Graduation Year


Document Type




Degree Granting Department

Psychological and Social Foundations

Major Professor

Waynne B. James, Ed.D.

Co-Major Professor

Robert Dedrick, Ph.D.

Committee Member

William Locander, Ph.D.

Committee Member

William H. Young, Ed.D.


administration, complexity, mentoring, principalship, school leadership


The purpose of this study was to investigate the current perceptions of high school

principals regarding their perceived roles, professional development experiences that

impacted their careers, and the challenges and frustrations they face when enacting their

roles as high school leaders.

This qualitative study investigated perceptions of high school principals and

addressed three research questions: (1) What are the perceptions of high school principals

regarding their role as school leaders? (2) What professional development experiences do

high school principals report are most important in impacting their careers? (3) What do

high school principals perceive are their greatest challenges and frustrations?

Three in-depth qualitative interviews were conducted with each of eight high

school principals. The results were based on analysis by the researcher and the two

expert panels. The high school principals perceived that they had a tremendous number

of roles and responsibilities within their positions.

The roles and responsibilities that were identified with the greatest importance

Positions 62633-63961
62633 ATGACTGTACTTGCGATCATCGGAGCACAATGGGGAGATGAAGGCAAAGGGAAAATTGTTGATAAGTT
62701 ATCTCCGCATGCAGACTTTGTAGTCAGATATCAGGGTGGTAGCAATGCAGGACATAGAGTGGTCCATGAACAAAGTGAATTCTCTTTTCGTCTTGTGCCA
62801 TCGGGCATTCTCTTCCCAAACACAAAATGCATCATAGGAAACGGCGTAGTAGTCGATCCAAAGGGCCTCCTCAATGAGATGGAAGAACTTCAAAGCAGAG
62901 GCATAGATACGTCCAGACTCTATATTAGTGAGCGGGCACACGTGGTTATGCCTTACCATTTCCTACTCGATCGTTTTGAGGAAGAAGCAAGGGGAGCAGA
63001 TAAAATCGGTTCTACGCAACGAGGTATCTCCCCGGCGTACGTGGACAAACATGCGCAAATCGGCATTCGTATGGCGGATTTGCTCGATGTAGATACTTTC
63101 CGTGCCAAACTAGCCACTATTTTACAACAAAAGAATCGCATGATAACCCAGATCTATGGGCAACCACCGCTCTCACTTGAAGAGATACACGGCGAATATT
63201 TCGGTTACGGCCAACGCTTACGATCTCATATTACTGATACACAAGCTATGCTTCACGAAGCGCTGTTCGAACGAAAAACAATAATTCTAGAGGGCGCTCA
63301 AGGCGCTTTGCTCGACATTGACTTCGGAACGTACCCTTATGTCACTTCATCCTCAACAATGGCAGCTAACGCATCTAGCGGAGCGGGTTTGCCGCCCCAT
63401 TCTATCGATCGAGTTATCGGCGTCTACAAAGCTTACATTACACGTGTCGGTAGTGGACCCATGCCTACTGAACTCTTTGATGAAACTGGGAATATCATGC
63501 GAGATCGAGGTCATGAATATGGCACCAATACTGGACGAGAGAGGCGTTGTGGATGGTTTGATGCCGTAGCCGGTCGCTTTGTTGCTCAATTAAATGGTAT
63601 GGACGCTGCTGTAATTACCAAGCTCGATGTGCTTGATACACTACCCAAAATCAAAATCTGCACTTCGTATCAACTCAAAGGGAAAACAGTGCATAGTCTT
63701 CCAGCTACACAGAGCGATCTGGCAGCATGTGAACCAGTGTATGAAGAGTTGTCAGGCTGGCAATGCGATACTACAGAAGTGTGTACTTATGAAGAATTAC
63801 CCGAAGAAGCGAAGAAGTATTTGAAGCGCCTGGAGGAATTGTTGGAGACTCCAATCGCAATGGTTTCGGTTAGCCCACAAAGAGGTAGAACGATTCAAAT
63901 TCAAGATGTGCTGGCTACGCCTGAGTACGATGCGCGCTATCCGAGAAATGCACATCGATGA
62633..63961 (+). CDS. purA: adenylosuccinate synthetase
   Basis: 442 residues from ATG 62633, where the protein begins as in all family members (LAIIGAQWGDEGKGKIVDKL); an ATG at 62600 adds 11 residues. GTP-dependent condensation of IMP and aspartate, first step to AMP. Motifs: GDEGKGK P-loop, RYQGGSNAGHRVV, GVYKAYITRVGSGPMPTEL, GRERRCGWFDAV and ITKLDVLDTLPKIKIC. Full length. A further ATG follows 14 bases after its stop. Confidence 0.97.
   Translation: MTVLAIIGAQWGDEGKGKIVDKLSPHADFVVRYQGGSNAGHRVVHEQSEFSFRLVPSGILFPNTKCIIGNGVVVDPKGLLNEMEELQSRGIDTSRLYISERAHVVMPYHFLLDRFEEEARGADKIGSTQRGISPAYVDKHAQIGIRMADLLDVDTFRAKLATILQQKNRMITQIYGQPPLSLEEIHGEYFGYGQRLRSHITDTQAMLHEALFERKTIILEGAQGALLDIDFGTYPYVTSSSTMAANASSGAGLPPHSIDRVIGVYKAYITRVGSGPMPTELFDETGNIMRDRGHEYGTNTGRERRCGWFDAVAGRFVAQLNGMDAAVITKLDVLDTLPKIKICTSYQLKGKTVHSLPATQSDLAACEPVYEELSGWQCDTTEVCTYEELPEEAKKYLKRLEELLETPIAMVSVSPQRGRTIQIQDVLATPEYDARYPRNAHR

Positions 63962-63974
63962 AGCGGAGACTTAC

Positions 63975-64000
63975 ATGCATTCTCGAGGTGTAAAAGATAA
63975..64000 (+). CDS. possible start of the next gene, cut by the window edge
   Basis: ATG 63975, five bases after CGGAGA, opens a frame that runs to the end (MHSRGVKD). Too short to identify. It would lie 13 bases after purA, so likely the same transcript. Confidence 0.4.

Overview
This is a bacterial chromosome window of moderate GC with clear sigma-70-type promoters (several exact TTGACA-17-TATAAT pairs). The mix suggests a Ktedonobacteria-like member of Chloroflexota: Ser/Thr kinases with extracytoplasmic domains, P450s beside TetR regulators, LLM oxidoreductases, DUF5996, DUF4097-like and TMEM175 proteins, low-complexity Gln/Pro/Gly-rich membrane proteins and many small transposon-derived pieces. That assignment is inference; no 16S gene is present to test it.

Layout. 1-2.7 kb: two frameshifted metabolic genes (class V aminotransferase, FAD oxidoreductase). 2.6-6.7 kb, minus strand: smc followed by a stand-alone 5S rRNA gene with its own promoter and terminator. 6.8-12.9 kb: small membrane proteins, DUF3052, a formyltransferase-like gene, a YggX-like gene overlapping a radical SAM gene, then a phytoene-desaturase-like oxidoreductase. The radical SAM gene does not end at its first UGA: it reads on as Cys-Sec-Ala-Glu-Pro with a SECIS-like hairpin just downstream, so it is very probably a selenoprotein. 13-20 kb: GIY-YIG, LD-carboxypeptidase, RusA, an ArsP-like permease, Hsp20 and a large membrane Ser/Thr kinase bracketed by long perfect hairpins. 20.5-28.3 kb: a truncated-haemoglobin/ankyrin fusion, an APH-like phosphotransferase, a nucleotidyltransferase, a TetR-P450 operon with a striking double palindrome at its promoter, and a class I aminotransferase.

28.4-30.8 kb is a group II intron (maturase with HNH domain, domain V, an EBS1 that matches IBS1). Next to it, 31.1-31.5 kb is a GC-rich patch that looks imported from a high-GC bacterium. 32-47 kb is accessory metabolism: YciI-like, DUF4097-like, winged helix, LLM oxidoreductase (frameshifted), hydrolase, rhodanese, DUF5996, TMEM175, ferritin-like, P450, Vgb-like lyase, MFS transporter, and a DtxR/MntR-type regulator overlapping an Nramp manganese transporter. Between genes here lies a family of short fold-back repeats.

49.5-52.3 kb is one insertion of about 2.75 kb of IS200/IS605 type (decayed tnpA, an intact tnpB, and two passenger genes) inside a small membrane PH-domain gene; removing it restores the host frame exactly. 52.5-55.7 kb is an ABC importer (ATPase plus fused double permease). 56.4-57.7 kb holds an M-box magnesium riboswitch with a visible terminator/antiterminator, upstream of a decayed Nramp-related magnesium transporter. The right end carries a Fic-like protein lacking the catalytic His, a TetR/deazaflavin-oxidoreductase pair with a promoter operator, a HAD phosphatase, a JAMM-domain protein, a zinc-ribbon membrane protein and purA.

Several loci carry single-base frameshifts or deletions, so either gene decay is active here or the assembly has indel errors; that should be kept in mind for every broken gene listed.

were: providing a safe learning environment, ensuring quality teachers and quality

instruction, high accountability expectations for all and mandates, and leadership within

the school and system. Professional development opportunities and personalized support

systems were perceived to be vital to the success of the high school principal.

Principals in the study reported that both formal and informal professional

development experiences were beneficial for their improvement as school leaders. The

principals perceived that when they created relationships with mentors and established

strong networks, they improved the likelihood of sustained support and success.

High school principals perceived the greatest challenges were management of

time, balancing leadership and management of the school, and navigating the legislative

mandates and accountability requirements.

High school principals perceived the greatest frustrations were issues related to

time and legislative mandates dictated to them by the local, state, and federal systems.

They faced constant pressures that could be directly tied to student achievement and

accountability measures. High school principals need to be prepared to assume various

roles. Further research may determine if roles and challenges identified by the eight

participants mirror other states’ results.